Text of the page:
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Grambling, Southern to Headline NBA HBCU Classic at 2023 All-Star Weekend

At last year’s NBA HBCU Classic, participating schools Howard and Morgan State each received $100,000 to support the “student experience.”

The NBA HBCU Classic will return in 2023, this time with a new conference and new schools. The NBA has lobbed its flagship HBCU event to the Southwestern Athletic Conference (SWAC) as both Grambling State University and Southern University will play in Salt Lake City at the University of Utah’s Jon. M. Huntsman Center as part of NBA All-Star Weekend in February.

As part of the event, NBA pioneers Bob Love, an alum of Southern, and Willis Reed, a Grambling State alumni, will be honorary captains of the game.

“My pathway from Southern to the NBA has opened countless doors for me,” said Love in a release. “I am proud to support the NBA in using the game of basketball to celebrate the rich history of HBCUs and drive opportunity for the next generation of leaders both on and off the court.”

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Reed added: “I credit my career in part to my time at Grambling State. The HBCU Classic will provide what is to most a once-in-a-lifetime opportunity to play on the NBA stage and serve as a platform for those interested in the business side of the game to gain industry insight and make lasting connections.”

After having success at the 2021 All-Star Weekend, the NBA re-upped its commitment to HBCUs by unveiling plans ahead of the 2022 All-Star Weekend in Cleveland. The league hosted the first-ever HBCU Classic during NBA All-Star 2022 in Cleveland, where Howard University and Morgan State University played. Both schools received $100,000 to support the “student experience.” During All-Star Weekend 2022, 11 HBCU students served as paid NBA interns for the league’s HBCU Job Shadow program.

The court signage during the NBA x HBCU Classic at the 2022 All-Star Weekend in Cleveland. (Joe Murphy/NBAE via Getty Images)

It also launched a fellowship earlier this year that ran 10 weeks for a projected 50-plus undergraduate participants. Students were split across the NBA and WNBA league offices as well as both leagues’ teams.

“This was top of mind after the first NBA HBCU Classic was held in Cleveland, which ultimately was a natural next step in the development of how the league supports HBCUs in perpetuity in alignment with our principles of diversity, equity, and inclusion,” NBA Executive Vice President of Basketball Operations Joe Dumars said in a statement to Boardroom. “The inaugural NBA HBCU Classic and additional HBCU programming were tremendous successes and provided access to opportunities for HBCU students and alumni over the course of the weekend.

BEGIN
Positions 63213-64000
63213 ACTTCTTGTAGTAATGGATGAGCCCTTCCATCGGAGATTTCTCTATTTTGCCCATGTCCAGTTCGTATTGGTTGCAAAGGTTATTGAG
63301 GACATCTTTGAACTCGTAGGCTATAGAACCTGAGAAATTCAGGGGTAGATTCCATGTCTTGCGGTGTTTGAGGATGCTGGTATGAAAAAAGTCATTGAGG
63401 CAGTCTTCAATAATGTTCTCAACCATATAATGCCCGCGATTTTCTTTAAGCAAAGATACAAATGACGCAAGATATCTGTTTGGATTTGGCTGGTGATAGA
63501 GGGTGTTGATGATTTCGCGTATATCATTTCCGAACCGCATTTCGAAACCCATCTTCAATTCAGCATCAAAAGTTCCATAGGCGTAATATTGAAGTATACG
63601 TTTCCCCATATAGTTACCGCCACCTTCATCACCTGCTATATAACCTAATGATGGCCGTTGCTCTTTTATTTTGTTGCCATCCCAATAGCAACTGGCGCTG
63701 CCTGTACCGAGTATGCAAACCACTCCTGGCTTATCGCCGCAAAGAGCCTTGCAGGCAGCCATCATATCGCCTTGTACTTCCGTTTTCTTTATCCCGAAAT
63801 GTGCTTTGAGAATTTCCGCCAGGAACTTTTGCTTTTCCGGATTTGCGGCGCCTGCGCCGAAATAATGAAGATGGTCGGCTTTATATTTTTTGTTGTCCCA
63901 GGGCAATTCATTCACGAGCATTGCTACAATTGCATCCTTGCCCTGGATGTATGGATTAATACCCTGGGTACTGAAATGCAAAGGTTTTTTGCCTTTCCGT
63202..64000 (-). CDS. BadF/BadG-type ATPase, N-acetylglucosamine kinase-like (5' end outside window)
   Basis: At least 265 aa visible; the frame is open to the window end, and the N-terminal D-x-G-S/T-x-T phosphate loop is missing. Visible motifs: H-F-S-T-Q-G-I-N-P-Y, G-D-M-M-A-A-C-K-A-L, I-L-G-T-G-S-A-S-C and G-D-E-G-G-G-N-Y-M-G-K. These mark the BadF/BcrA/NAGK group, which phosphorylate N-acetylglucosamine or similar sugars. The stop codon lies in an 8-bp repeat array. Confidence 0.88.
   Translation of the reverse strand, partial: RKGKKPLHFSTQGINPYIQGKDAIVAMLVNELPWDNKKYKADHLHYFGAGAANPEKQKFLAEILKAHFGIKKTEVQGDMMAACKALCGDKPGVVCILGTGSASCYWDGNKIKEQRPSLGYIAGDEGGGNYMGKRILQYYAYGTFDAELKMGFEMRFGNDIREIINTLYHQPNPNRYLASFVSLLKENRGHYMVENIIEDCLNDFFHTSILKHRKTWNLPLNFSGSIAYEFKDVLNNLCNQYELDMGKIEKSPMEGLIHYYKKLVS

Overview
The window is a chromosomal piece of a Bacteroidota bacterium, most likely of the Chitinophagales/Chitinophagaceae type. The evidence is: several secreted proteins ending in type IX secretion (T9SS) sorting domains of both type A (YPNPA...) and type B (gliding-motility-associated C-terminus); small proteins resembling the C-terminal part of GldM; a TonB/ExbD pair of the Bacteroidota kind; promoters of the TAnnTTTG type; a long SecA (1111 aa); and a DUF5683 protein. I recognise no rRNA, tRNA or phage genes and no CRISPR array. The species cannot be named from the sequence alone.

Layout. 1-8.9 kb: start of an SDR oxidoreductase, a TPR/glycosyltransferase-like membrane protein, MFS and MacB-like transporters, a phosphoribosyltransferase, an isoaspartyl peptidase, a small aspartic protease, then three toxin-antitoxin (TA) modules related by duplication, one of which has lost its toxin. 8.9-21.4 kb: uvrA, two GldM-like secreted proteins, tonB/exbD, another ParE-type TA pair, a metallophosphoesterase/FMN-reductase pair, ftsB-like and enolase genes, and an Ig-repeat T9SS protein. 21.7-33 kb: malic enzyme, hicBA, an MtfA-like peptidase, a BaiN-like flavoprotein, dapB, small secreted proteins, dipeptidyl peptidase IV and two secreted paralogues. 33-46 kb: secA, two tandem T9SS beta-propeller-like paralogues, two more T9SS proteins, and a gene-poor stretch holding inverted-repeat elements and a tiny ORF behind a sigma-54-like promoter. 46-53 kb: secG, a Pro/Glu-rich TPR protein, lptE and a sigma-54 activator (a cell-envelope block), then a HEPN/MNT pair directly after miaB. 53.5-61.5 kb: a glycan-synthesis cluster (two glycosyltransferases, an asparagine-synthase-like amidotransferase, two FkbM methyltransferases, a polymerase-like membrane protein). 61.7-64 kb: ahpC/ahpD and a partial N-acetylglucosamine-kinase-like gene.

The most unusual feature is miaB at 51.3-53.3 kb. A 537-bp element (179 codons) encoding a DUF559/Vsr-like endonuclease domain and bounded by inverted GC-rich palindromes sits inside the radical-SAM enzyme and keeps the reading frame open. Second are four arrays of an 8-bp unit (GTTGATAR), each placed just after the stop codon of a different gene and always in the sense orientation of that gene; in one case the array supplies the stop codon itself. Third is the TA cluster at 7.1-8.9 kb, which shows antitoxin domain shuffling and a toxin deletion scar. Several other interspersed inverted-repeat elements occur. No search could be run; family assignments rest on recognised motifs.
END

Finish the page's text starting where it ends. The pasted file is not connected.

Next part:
“Looking ahead to NBA All-Star 2023, it was important to continue to give HBCU basketball programs our platform, provide them resources and showcase the HBCU legacy of producing Black excellence both on and off the court. Our collaboration with HBCUs is longstanding and we hope to continue to feature more schools during All-Star in the future. We’re looking forward to bringing both the Grambling and Southern rivalry and great basketball to Utah.”

In the NBA HBCU Classic’s first rendition, more than $1 million was allocated to support HBCUs through the Thurgood Marshall College Fund, the United Negro College Fund, and several academic institutions.

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About The Author
Randall Williams
Randall Williams
Randall Williams is a Staff Writer covering sports business and music for Boardroom. Before joining the team, he previously worked for Sportico, Andscape and Bloomberg. His byline has also been syndicated in the Boston Globe and Time Magazine. Williams' notable profile features he has written include NFL Executive VP Troy Vincent, Dreamville co-founder Ibrahim Hamad, BMX biker Nigel Sylvester and both Shedeur and Shilo Sanders. Randall, a graduate of "The Real HU" - Hampton University - is most proud of scooping Howard University joining Jordan Brand nearly three months before the official announcement.